Pitchers maintain that because so many hitters now move into pitches, any ball on the inside corner sends them reeling back—and influences the umps. Several umpires also admit that the skill of a catcher—"framing" a pitch—can affect them. "Guys like Carlton Fisk and Bob Boone will catch the baseball in front of them like infielders and steal a few more strikes," says Garcia. "Some other catchers will carry pitches right out of the strike zone." Don Slaught of Texas is often mentioned as a catcher who loses strikes for his pitchers.

If a catcher knows what he's doing, and knows his pitcher, his setup is very important. Says Yankee manager Lou Piniella, "You see catchers set up outside. If the pitcher hits the glove, it's a strike, whether that particular pitch is off the plate or not."

Rose has the same complaint. "Jim Barr of the Giants used to drive me crazy," says Rose. "The catcher would set up outside, he'd hit the glove perfectly, and it would be called a strike. If a part of the ball doesn't cross the white of the plate, it should be a ball, no matter how well the pitcher hits the glove."

Former Yankee pitcher Eddie Lopat says that if the pitchers are indeed getting an extra couple of inches outside, "it's about the only thing they get today." Indeed, the strike zone has gone from a vertical rectangle to a square, the mound has been lowered, moving batters off the plate has become a punishable offense, and most ingenious pickoff moves have been ruled balks. Virtually everything has been done to benefit the hitter.

Yet, a bigger strike zone is not necessarily a bad thing. For one, it would get batters swinging instead of looking. For another, it would speed up ball games. In fact, the Yankees and the Royals still talk about a matchup last August 8 between Tommy John and Charlie Leibrandt. One of the best young umpires in either league, John Hirshbeck, was behind the plate. Because his strike zone is generous, he was forcing the hitters to swing at two pitchers who nibble at the corners. John and the Yankees won 2-0 in a game that lasted only 2 hours and 10 minutes.

Both Rose, who has more hits than any man who ever lived, and Cardinal manager Whitey Herzog, who possesses one of the sharpest minds in baseball, would like to see a bigger strike zone. "The major reason that games are so long and boring today is the strike zones are so damned small," says Rose. "It's a better game when guys are up there swinging. I'd like to see them move the strike zone back up to the letters and get everyone hacking."

Adds Herzog, "Ed Runge had the biggest strike zone of all time. I remember he would be umpiring first base and he'd say to you, 'You'd better be swinging tomorrow.' That's the way baseball should be played."

PHOTOANTHONY NESTE PHOTO ILLUSTRATIONRONALD C. MODRAThe strike zone is the distance from Tim Wallach's armpits to the top of his knees, and the width of home plate, right? Wrong. That's what the rules say the strike zone should be, but it has shifted to the area between his waist and the bottom of his knees, and an inch or two outside.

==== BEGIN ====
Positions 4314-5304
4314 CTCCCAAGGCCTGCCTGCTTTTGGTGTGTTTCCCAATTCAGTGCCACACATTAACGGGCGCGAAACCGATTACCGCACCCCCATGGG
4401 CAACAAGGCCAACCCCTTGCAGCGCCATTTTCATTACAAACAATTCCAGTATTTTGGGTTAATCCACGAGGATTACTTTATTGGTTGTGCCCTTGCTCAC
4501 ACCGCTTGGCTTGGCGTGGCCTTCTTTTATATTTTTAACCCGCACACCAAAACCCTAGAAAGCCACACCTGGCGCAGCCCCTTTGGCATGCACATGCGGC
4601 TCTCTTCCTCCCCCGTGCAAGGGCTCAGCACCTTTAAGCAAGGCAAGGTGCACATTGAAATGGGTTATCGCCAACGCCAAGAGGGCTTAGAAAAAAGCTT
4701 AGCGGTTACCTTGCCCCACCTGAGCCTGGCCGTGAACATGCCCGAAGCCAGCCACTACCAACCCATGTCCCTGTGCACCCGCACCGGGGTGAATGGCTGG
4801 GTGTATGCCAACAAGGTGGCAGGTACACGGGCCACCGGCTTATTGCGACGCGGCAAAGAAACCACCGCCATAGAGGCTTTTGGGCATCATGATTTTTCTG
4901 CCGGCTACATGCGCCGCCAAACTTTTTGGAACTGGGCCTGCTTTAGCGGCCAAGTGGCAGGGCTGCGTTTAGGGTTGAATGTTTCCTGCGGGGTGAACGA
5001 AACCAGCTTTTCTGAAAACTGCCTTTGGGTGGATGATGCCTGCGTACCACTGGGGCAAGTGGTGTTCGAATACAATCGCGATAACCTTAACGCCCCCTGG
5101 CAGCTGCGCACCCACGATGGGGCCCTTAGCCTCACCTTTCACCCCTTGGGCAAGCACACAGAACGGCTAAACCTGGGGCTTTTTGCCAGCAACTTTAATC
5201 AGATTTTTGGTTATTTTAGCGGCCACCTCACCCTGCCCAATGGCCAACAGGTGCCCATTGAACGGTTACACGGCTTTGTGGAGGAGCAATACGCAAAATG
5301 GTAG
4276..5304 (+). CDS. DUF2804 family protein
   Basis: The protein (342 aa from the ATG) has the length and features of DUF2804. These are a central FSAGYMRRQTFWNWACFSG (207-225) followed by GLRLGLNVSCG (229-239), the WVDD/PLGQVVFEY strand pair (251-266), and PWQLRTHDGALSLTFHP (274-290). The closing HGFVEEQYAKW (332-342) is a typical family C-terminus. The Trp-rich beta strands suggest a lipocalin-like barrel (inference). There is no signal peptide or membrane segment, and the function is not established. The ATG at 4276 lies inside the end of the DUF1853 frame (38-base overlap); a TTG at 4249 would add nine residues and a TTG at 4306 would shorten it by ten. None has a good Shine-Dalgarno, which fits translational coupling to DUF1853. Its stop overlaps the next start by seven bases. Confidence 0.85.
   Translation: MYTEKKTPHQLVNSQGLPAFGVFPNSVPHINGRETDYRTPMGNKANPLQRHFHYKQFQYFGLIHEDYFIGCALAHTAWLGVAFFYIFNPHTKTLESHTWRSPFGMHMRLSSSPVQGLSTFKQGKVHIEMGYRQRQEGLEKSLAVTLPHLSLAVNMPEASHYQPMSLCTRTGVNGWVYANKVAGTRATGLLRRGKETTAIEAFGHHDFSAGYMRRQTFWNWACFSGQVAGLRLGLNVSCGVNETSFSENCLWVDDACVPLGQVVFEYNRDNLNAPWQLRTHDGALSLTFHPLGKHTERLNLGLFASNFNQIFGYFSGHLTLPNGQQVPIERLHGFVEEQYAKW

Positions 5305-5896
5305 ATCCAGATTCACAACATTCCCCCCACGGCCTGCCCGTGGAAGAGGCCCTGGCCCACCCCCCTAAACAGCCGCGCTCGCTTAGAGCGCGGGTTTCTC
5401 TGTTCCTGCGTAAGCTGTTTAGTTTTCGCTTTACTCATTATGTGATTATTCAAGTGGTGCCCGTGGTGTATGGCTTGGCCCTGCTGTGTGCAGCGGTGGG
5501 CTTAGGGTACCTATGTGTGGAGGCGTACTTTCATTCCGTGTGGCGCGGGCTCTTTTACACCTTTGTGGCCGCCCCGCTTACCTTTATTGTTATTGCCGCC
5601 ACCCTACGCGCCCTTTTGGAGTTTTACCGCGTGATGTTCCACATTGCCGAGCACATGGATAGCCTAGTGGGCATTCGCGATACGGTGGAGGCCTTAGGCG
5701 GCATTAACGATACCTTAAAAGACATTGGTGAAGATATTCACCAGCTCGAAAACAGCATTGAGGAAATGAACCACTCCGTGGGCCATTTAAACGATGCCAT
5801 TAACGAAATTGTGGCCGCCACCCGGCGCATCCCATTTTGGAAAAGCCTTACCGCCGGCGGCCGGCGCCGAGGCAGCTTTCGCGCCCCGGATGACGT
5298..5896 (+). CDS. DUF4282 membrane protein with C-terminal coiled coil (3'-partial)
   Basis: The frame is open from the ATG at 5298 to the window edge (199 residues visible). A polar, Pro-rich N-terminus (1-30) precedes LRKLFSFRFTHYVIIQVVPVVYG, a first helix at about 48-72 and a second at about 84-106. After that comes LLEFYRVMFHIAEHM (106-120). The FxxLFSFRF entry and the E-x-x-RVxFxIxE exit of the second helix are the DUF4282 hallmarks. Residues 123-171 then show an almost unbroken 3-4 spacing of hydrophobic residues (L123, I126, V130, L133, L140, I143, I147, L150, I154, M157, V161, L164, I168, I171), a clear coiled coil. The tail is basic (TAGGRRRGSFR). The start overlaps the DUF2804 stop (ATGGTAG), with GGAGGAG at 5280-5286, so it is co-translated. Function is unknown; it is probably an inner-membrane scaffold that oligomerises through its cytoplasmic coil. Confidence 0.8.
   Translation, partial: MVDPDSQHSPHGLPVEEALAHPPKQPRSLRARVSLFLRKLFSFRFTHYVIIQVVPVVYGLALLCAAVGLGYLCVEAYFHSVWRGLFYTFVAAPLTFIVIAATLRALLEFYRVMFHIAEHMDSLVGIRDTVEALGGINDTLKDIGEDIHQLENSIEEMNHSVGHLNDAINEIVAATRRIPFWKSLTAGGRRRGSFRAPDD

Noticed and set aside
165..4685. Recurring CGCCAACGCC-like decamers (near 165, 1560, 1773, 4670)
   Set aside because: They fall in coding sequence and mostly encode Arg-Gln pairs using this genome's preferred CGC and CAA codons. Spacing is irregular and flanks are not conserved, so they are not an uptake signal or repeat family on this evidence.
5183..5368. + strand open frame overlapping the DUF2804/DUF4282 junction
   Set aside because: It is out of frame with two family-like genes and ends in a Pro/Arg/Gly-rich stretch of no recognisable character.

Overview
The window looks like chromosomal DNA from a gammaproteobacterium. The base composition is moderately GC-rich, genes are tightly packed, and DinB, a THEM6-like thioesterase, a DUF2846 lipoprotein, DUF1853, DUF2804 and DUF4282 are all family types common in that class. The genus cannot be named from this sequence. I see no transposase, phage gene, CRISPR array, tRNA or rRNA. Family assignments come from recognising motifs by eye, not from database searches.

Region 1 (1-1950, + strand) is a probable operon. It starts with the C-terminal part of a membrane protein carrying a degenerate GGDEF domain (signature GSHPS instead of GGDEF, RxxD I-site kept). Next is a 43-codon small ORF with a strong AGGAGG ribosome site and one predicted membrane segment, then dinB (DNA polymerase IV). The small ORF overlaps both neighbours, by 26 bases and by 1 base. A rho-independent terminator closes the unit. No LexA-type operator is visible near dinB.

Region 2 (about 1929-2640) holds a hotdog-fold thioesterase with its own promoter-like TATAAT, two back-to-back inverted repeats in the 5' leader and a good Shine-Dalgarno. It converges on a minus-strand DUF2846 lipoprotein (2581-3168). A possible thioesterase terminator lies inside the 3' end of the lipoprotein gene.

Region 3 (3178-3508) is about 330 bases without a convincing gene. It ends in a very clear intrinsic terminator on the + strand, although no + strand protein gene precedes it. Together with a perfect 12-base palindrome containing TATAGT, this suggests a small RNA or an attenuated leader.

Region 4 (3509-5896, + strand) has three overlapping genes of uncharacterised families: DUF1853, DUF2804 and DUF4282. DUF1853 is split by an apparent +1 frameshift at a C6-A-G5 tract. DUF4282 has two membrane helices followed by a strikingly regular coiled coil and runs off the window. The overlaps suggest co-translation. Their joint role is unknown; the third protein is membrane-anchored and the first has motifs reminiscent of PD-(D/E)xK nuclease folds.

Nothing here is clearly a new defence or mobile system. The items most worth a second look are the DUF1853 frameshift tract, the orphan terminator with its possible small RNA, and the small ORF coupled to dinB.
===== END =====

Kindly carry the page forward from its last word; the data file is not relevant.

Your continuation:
RULE BOOK (RED)
REALITY (YELLOW)
PHOTORONALD C. MODRAAs this pitch to Dale Murphy shows, the umpire's vision is always obstructed. CHARTJOE LERTOLA TWO PHOTOS PHOTOBILL FRAKES PHOTORONALD C. MODRA PHOTORONALD C. MODRAHenderson's pronounced crouch is the source of constant strike-zone debate. PHOTOANTHONY NESTEThe umpires might want to dust off the rule book as well. ILLUSTRATION

THE LONG AND THE SHORT OF IT.

Batters come in all shapes and sizes, but some in baseball maintain that the umpires don't take into account how big a hitter is when they call balls and strikes. "Umpires have a box mentality," says one player.

Darryl Strawberry 6'5"
about 580 sq. in.

Kirby Puckett 5'8"
about 500 sq. in.

THE CATCHERS CALL THE UMPS

THE AL'S BEST

1) STEVE PALERMO
"In a class of his own. He hustles, and he's consistent. I just enjoy working with him."

2) RICH GARCIA
"Solid, reliable and fun to have behind you."

3) JOHN SHULOCK
"He has a temper, but he always wants to make the right call."

4) JOHN HIRSCHBECK
"The best young ump. Reasonable. Big zone."

5) DAVE PHILLIPS
"A consummate professional. On the ball all the time."

THE NL'S BEST

1) LEE WEYER
"The biggest strike zone. Consistent game after game and there aren't many like that."

2) DUTCH RENNERT
"Doesn't miss many. One of the best for a long time."

3) DOUG HARVEY
"Still cares about doing the best possible job."

4) BRUCE FROEMMING
"He's hot-tempered, but you know what to expect."

5) FRANK PULLI
"Gets 'em swinging the bat, then sets a consistent zone."

TEN WHO HAVE THEM SINGING THE BLUES

TERRY COONEY
"He's just not real good on balls and strikes."

DALE FORD
"He only makes excuses back there. He gets intimidated."

TED HENDRY
"He's always apologizing, always saying, 'I missed that one.' "

GREG KOSC
"Loses his position and strike zone too easily."

VIC VOLTAGGIO
"He's heads or tails. I think he goes by sound."

FRED BROCKLANDER
"His strike zone changes from inning to inning."

JERRY CRAWFORD
"Inconsistent, depending on his opinion of you."

ERIC GREGG
"More concerned with aiming the spotlight at himself."

DAVE PALLONE
"I've no idea what a strike is after he calls a game."

CHARLIE WILLIAMS
"He can destroy you, because he's unpredictable."

HOLE YARDS PAR R1 R2 R3 R4
OUT
HOLE YARDS PAR R1 R2 R3 R4
IN
Eagle (-2)
Birdie (-1)
Bogey (+1)
Double Bogey (+2)